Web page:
“In reciprocal relationships between persons merciful love is never a unilateral act or process. Even in the cases in which everything would seem to indicate that only one party is giving and offering, and the other only receiving and taking (…) On the basis of this model, we must also continually purify all our actions and all our intentions in which mercy is understood and practiced in a unilateral way, as a good done to others. An act of merciful love is only really such when we are deeply convinced at the moment that we perform it that we are at the same time receiving mercy from the people who are accepting it from us. If this bilateral and reciprocal quality is absent, our actions are not yet true acts of mercy” (Dives in misericordia, nr 14).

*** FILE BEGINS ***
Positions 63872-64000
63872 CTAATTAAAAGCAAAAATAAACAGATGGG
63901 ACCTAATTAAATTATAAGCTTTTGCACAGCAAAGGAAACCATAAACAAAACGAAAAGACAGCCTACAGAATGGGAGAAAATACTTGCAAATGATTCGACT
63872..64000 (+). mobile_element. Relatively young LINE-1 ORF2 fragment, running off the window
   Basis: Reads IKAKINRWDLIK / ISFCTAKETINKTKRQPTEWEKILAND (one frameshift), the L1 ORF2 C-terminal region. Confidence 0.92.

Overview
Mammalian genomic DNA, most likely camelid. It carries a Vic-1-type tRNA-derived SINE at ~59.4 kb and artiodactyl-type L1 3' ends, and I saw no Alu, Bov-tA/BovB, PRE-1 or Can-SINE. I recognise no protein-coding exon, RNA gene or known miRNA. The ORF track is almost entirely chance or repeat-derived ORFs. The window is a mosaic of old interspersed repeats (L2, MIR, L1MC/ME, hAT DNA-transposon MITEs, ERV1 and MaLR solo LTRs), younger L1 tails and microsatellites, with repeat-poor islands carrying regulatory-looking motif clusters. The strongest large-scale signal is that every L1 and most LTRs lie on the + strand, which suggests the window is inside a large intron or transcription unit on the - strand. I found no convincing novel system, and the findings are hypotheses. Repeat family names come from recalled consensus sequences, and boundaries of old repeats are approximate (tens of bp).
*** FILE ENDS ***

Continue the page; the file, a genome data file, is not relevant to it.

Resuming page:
When we do something for others, sometimes it may seem that it is only us who give something to others. Similarly, we can look at situations in which we receive something good from other people, such as a doctor, teacher, parents. In reality, however, as the Pope teaches us, in authentic acts of mercy, both parties are always gifted.
Have I ever wondered what it really means to be merciful?
By showing mercy – do I also experience that I also receive a lot?
What can I do to make my good deeds true acts of mercy?
“My daughter, I want your heart to be modelled on My merciful Heart. You must be completely permeated by My mercy.” (D. 167).
“O Jesus, teach me to open up the depths of love and mercy for all who ask me for this. O Jesus, my Leader, teach me how to make all my prayers and deeds bear the seal of Your mercy” (D. 755).